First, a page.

They ordered a CAT scan to rule out a stroke. That came back normal. They monitored his paralysis, his breathing, his blood pressure, his heart rate....the usual. After about 2 hrs. he regained movement on this right side. Luke was sound asleep during this whole time. But we could tell the right side of his face was looking more normal and the hospital staff aroused (read: annoyed) him enough to get him to kick them with his right leg.

Like most hospital visits, there was mostly just a whole lot of waiting. And praying. And calling. And emailing.   Thank you so much for those of you who prayed for us that night and the next day....and in the days that have now followed. 

After 2-3 hours of testing and waiting and monitoring, the ER neurologist finally came in and said, "Well, given your sons history, this is what we would expect for him to do.  The infantile spasms resolve and then these kids usually go on to develop a different kind of epilepsy....or many different kinds over the course of their lives. We recommend starting him on Keppra and we'll send someone in here to train you on using diastat, the emergency drug you administer should he ever have a seizure lasting longer than 5 minutes and you're waiting for emergency services to get to where you are."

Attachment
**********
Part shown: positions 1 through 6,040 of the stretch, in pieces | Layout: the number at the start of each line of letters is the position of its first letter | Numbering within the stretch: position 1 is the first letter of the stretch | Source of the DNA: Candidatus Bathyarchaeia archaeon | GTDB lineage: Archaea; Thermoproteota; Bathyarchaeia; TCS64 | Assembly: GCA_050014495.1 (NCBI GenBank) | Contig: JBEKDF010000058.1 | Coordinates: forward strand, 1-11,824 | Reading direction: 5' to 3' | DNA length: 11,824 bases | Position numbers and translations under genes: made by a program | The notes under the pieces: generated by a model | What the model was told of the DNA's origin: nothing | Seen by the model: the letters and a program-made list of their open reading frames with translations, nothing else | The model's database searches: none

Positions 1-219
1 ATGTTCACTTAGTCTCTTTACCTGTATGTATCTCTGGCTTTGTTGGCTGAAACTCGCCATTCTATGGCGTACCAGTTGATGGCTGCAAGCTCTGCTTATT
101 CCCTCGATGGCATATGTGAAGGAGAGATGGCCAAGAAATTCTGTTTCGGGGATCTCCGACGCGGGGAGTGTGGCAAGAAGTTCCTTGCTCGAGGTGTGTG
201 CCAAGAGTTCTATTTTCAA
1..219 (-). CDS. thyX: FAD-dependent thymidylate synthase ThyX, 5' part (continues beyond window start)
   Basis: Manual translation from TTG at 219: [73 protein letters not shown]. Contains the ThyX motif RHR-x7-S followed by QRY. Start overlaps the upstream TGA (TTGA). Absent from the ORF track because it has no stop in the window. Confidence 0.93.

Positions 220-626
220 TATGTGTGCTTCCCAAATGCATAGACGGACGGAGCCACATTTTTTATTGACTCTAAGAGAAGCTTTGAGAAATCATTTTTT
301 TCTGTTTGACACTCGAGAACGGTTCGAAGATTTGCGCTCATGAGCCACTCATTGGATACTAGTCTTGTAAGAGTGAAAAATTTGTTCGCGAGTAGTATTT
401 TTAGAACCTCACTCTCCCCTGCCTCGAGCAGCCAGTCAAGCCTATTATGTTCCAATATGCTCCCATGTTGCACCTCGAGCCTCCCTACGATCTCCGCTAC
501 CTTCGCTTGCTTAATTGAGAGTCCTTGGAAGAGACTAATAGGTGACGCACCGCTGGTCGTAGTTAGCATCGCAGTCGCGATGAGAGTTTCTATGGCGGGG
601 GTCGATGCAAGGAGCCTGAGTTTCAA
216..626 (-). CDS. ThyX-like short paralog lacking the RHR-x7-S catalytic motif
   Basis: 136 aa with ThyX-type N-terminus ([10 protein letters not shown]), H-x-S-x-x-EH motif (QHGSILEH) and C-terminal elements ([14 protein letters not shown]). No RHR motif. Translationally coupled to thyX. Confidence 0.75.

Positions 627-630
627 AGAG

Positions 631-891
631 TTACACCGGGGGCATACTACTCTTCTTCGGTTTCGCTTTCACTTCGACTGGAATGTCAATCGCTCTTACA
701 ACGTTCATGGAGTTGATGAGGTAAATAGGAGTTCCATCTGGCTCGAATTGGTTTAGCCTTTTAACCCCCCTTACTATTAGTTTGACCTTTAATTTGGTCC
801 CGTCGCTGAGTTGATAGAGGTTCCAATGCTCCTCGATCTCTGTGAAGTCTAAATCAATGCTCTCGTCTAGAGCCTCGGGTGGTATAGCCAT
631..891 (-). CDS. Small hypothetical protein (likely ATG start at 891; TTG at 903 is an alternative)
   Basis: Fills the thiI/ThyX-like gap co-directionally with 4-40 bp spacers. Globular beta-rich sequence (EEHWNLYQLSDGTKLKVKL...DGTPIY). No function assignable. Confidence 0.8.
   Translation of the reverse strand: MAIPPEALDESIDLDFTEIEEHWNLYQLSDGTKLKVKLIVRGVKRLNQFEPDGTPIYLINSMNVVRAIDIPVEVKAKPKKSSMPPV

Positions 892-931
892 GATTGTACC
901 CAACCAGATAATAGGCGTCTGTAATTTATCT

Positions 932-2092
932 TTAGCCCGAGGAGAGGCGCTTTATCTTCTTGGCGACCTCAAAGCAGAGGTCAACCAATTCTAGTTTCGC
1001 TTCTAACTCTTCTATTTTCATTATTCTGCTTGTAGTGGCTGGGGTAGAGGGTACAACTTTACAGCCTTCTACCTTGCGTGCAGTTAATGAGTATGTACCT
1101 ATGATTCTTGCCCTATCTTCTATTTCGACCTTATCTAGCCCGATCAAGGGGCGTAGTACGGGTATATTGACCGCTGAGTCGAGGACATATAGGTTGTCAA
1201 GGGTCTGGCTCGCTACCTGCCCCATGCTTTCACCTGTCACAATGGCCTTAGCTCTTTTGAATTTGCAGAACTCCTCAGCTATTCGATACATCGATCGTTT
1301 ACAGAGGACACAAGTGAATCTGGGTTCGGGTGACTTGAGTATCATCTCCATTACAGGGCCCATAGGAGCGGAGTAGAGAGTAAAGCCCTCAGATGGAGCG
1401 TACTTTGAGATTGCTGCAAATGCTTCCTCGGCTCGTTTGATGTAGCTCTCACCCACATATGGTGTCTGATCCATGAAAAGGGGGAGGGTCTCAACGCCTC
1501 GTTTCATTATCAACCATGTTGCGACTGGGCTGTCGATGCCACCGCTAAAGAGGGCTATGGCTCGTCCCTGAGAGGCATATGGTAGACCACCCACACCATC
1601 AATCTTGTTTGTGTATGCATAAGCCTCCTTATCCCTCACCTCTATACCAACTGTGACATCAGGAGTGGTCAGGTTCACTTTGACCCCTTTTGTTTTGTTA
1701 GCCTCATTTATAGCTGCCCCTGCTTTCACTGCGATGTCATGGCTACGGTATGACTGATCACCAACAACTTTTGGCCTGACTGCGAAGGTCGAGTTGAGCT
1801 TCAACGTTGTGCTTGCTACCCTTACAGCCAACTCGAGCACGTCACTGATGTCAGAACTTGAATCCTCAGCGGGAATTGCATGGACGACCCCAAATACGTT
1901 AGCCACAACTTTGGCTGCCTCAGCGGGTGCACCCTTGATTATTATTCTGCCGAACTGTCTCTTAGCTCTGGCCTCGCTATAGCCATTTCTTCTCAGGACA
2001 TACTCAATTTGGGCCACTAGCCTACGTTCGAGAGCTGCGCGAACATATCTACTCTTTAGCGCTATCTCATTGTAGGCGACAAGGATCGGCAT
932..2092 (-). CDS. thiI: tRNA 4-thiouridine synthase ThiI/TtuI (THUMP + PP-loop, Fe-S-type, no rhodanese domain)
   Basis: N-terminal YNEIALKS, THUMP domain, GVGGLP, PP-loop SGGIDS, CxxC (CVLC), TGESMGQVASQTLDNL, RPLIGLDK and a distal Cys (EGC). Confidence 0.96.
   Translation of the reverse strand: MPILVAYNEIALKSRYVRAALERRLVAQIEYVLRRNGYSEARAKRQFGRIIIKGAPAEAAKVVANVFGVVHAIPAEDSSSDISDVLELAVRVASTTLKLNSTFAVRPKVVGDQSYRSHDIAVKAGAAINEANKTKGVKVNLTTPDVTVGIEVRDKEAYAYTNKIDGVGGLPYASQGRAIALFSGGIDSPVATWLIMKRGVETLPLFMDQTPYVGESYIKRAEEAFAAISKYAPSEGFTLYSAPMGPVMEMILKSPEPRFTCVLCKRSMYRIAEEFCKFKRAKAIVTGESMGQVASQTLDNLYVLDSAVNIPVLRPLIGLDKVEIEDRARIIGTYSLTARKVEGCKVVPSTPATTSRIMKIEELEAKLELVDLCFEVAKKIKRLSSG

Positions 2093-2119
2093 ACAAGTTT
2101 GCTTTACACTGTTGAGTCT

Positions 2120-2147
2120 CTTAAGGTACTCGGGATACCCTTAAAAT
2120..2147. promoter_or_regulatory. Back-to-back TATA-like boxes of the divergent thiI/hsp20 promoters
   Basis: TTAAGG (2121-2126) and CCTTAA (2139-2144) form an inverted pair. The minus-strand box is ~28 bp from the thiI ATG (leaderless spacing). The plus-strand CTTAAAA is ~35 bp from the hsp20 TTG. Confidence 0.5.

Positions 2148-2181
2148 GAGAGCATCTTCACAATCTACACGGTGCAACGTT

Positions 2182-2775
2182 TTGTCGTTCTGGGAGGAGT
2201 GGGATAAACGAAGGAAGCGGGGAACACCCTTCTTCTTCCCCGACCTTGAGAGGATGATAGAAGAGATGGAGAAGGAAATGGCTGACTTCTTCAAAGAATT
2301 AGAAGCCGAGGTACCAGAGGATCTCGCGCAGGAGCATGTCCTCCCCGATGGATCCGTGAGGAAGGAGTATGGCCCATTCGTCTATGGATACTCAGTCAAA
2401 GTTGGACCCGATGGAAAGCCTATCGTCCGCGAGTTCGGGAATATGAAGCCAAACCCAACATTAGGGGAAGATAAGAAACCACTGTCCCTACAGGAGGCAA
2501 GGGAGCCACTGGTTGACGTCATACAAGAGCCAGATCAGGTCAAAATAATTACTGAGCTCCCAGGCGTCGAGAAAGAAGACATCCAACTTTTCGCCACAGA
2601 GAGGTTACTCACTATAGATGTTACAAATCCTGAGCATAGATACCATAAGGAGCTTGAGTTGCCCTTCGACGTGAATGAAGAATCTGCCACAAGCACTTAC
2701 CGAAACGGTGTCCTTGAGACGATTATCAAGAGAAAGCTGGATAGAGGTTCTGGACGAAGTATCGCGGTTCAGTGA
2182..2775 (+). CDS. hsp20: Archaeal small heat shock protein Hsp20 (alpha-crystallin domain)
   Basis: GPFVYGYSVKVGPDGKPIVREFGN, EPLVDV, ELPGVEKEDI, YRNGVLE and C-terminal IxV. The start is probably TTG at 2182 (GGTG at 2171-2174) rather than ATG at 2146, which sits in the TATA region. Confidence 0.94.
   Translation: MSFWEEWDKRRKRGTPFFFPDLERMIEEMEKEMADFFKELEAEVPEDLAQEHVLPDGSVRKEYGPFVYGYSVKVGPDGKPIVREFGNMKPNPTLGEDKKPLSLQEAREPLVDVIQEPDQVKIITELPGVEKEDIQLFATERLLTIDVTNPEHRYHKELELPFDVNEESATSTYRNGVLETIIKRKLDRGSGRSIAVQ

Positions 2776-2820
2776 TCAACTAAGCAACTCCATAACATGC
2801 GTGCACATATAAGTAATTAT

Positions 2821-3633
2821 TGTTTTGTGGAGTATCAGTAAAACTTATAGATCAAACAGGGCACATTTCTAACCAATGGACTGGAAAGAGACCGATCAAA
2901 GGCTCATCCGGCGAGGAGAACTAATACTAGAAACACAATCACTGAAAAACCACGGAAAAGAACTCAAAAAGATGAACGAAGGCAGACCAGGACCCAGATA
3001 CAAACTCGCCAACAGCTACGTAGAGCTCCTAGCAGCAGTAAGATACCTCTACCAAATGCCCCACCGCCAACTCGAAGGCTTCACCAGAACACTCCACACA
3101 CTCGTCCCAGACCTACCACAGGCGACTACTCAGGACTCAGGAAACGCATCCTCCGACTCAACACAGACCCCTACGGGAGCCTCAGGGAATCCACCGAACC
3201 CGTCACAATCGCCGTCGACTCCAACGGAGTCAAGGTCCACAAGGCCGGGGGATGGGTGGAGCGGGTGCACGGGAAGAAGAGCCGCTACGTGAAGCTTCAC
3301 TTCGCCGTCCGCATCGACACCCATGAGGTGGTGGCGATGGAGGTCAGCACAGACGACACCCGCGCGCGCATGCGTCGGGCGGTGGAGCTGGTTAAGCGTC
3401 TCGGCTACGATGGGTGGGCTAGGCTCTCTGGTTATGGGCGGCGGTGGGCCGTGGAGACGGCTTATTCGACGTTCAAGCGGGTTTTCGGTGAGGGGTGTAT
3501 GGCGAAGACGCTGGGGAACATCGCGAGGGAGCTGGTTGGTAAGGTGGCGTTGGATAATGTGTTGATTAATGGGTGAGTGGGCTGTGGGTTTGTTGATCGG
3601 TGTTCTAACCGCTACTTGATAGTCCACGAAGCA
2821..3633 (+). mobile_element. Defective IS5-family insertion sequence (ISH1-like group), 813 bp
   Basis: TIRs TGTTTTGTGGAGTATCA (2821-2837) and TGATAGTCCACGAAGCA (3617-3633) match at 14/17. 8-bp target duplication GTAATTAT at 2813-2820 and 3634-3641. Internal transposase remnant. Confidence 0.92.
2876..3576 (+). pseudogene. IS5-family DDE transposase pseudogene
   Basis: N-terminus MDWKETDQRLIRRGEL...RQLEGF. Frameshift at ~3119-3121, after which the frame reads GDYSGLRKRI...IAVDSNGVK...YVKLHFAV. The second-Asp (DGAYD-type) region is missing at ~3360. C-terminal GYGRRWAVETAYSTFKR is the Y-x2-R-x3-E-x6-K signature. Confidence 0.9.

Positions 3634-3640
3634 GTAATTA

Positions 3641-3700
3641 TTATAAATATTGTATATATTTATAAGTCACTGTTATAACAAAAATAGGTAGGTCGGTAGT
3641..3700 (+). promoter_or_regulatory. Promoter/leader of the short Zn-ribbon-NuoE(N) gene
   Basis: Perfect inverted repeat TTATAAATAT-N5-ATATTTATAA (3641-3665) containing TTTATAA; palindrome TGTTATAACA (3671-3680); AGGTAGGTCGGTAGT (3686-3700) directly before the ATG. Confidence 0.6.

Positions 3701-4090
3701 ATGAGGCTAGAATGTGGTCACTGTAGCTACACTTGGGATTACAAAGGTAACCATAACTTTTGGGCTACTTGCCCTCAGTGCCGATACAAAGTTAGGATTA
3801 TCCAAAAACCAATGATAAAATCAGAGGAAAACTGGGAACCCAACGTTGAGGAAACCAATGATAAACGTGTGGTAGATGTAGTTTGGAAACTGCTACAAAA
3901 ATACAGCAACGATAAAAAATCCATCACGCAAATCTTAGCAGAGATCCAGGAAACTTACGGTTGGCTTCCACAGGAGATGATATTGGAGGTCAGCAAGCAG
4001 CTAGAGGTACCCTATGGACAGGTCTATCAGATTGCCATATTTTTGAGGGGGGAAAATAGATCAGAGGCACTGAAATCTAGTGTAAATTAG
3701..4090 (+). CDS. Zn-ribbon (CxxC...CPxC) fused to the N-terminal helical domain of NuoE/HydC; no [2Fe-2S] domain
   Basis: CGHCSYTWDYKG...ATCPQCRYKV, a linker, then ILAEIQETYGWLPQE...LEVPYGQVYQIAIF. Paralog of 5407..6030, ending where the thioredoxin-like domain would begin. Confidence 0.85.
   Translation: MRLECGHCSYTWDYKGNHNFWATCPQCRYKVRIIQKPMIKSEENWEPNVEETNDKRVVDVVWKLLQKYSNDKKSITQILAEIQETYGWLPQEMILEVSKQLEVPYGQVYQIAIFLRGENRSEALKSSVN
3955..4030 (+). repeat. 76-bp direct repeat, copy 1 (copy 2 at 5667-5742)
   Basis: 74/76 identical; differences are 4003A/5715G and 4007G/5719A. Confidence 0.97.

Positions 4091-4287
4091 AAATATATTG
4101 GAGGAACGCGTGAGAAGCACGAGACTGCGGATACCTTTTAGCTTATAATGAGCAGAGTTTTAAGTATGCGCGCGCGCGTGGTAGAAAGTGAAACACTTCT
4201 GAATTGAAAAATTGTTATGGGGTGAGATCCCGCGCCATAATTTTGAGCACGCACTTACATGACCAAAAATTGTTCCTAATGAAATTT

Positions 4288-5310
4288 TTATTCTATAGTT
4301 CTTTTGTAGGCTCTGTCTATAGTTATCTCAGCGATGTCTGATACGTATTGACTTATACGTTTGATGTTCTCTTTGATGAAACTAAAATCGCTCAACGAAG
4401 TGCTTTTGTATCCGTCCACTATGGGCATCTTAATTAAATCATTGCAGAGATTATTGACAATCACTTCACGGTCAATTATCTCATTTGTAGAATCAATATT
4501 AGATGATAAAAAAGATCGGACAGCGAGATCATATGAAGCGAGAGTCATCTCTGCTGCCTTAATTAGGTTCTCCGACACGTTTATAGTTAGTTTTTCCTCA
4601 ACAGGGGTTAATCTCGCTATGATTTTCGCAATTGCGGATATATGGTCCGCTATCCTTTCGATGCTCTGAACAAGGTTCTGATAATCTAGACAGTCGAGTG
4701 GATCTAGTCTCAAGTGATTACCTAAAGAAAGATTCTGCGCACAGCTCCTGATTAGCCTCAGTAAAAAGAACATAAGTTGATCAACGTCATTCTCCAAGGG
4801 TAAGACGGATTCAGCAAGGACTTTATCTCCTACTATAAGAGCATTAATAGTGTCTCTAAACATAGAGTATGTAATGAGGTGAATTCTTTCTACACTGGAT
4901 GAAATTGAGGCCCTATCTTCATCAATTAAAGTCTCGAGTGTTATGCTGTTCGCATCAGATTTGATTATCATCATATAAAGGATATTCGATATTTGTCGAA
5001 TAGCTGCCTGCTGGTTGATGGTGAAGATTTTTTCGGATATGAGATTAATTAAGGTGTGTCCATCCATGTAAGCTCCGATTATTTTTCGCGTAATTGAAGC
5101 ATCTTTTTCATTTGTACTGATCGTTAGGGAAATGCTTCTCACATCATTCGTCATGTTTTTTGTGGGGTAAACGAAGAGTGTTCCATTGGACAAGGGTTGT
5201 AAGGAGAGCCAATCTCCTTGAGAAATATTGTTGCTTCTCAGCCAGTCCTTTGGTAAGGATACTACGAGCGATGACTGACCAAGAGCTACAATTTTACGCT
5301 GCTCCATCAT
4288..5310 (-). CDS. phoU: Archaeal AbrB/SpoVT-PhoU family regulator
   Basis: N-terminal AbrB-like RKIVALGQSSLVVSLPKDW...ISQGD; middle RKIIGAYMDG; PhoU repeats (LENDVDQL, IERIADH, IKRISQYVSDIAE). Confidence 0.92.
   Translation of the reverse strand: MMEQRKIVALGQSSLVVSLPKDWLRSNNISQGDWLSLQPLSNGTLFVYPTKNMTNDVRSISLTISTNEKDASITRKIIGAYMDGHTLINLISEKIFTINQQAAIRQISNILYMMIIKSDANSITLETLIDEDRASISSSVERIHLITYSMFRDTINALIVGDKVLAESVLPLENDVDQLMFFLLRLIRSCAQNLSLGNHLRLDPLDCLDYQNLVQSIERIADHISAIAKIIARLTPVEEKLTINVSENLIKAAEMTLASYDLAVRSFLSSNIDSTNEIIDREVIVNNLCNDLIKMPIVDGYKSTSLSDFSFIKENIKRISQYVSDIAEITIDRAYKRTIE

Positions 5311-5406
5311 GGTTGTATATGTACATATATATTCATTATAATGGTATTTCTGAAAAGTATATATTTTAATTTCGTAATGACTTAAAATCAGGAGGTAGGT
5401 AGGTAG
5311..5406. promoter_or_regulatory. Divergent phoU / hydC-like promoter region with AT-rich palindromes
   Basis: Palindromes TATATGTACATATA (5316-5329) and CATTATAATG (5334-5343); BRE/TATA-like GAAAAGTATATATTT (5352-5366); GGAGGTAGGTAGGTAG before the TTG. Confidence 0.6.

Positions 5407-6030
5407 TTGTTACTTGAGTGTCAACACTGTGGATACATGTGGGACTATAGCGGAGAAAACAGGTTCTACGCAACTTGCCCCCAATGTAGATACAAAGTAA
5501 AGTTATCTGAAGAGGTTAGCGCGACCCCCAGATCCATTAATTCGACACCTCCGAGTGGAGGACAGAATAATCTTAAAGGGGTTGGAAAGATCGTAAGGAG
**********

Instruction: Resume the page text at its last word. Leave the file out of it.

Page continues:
Of course, it wasn't quite this cut and dry...and she was a kind lady. But, basically, the message was, "Oh, you have had four years of seizure freedom?  That's great!  But, yeah, it looks like he'll end up doing what we would expect him to do.....seize. So, let's just get him on meds."

If you've followed our journey, you can imagine how hard that was to hear!

We wanted to shout, "NO!!  He isn't just 'going to have seizures'!! We're not gonna just 'start the meds'!!"
We didn't shout, but we did communicate those feelings to her. We asked if it would be totally unreasonable to not give him the meds for now and to wait to talk to Luke's neurologist and get an EEG first. She agreed that that wouldn't be totally unreasonable.